Long wait times, lack of care coordination, medication errors and duplications – these are just a sample of the challenges facing our healthcare system. Today, the healthcare industry is still in the early stages of truly delivering on patient-centered care, a promise and vision that involves including patients in decision-making, treating patients with dignity, and proper integration of care.

More and more Canadian healthcare organizations are embracing an approach of consumerism as a strategy to improve the health of patients and the patient experience. In addition to that step, healthcare executives need to turn their attention to meeting the demands and challenges of a new era of healthcare which is intolerant of long wait times, poor care coordination and medication errors. Now is the time to focus on future-proofing healthcare organizations and consider using technology to help boost clinical financial and operational performance, improve patient outcomes and manage risk.

For healthcare providers to embrace the shift to this brave new world of patient-centric care, multiple innovations will be necessary.

Shared Electronic Health Records

Health authorities must continue making strategic investments to capture and store data from across their patient population. Leveraging clinical data in this way can help providers discover insights from lab results and clinical conditions from the traditional medical record. Researchers have proven repeatedly that traditional medical care comprises no more than 20 per cent of a patient’s ultimate health outcomes in terms of length and quality of life. The other 80 per cent is due to factors such as the social determinants of health, behaviour, lifestyle choices and the individual’s inherited genetic health risks. This type of data, especially when aggregated into a population view can be used to identify gaps in care across an entire population. Once shared appropriately with providers, care gaps can guide providers in the proactive management of their patient population.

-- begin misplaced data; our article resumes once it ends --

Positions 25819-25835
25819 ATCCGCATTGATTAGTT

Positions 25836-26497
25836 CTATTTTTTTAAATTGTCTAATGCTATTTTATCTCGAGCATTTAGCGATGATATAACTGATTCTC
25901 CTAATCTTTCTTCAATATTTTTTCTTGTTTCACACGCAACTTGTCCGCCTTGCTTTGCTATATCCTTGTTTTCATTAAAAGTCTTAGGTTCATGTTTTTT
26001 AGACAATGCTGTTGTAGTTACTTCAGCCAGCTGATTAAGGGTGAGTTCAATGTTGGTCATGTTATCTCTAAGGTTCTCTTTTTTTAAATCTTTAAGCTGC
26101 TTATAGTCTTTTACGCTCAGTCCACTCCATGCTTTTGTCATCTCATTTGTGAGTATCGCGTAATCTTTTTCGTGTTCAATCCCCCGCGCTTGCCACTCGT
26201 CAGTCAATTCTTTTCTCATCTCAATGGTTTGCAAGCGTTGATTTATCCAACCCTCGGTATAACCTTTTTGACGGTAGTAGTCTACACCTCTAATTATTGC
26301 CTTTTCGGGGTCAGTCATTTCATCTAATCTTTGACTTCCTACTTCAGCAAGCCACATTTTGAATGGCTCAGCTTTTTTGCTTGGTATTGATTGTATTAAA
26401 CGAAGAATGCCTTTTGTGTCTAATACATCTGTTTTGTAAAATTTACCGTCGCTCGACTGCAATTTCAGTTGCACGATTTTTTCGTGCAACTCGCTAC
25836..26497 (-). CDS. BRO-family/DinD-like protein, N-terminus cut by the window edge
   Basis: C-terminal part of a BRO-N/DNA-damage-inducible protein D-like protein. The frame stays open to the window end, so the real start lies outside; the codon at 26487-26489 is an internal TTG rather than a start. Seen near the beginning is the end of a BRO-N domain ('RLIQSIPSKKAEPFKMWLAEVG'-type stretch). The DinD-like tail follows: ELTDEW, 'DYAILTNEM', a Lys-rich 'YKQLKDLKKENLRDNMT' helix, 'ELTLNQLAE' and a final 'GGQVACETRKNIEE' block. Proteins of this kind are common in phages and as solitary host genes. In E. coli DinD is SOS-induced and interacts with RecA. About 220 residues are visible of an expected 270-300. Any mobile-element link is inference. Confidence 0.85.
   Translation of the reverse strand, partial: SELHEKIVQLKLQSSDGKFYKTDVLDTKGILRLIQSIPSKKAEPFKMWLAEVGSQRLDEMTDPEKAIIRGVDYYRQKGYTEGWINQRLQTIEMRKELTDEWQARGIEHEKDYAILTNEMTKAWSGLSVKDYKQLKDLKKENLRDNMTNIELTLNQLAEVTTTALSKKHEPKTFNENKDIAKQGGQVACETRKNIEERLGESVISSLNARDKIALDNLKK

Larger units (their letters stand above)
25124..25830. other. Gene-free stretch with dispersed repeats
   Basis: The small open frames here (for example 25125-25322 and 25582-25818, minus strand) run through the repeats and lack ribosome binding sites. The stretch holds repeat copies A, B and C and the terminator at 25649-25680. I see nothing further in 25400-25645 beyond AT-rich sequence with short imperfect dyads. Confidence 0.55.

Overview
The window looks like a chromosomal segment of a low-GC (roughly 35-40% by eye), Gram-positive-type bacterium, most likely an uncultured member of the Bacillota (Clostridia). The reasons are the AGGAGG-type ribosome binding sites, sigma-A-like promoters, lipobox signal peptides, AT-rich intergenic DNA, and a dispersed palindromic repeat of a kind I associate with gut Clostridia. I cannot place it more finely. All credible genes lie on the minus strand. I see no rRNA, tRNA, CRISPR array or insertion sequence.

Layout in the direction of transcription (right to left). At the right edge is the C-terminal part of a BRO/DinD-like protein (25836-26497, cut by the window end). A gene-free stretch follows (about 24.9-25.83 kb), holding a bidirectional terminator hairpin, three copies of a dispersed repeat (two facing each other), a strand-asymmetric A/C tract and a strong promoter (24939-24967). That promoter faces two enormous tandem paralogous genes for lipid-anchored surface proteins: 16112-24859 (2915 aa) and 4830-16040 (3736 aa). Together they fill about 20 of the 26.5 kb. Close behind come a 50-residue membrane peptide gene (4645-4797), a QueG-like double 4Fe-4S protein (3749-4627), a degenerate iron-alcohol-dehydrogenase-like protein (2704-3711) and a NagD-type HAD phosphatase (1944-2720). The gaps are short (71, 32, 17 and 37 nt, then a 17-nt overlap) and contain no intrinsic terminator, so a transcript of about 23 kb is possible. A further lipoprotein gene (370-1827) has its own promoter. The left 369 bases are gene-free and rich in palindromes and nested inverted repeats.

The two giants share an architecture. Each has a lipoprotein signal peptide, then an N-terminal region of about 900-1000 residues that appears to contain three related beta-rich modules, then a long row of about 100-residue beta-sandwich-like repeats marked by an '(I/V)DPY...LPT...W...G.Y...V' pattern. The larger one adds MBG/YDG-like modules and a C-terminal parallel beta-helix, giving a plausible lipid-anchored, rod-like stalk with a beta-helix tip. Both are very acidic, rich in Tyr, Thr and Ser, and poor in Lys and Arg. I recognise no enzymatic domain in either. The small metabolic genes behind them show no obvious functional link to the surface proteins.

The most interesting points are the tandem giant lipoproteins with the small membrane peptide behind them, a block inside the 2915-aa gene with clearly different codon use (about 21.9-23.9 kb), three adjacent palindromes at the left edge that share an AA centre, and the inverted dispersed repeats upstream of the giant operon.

Interoperability and FHIR

Much of the clinical and other relevant types of data referenced above is stored in a range of electronic systems, and siloed in such a way as to be difficult for clinicians and health authorities to access and use. Nevertheless, in most Canadian jurisdictions it is already possible for a clinician to access a combined view of all the traditional clinical data, perform analytics, and act on those insights. Exciting progress in the area of interoperability is occurring at a rapid pace, helped by the advent of the FHIR standard. This work is expanding rapidly, through newly developed FHIR standards that enable the appropriate sharing of social determinants of health data in the Gravity project being led by Kaiser Permanente.

Precision Medicine

In order to deliver highly personalized care, providers and health organizations need access to complete information about their patients, as well as high-quality predictive models and analytic measures that precisely guide decision-making about the care of each individual.

Precision medicine is a rapidly emerging model of healthcare that combines all information unique to an individual. This model identifies effective prevention-and-treatment strategies based on genetic, environmental and lifestyle factors that are all combined to deliver insights through the latest machine learning approaches. 

As Canada’s healthcare industry continues to evolve, organizations that implement and use these major strategic approaches will be best placed to provide each patient with the care that’s right for them.  Thoughtful use of these recommended strategic approaches will help organizations answer specific challenges such as prolonged waiting times, a lack of care coordination and medication errors, thereby positioning organizations for long-term future success.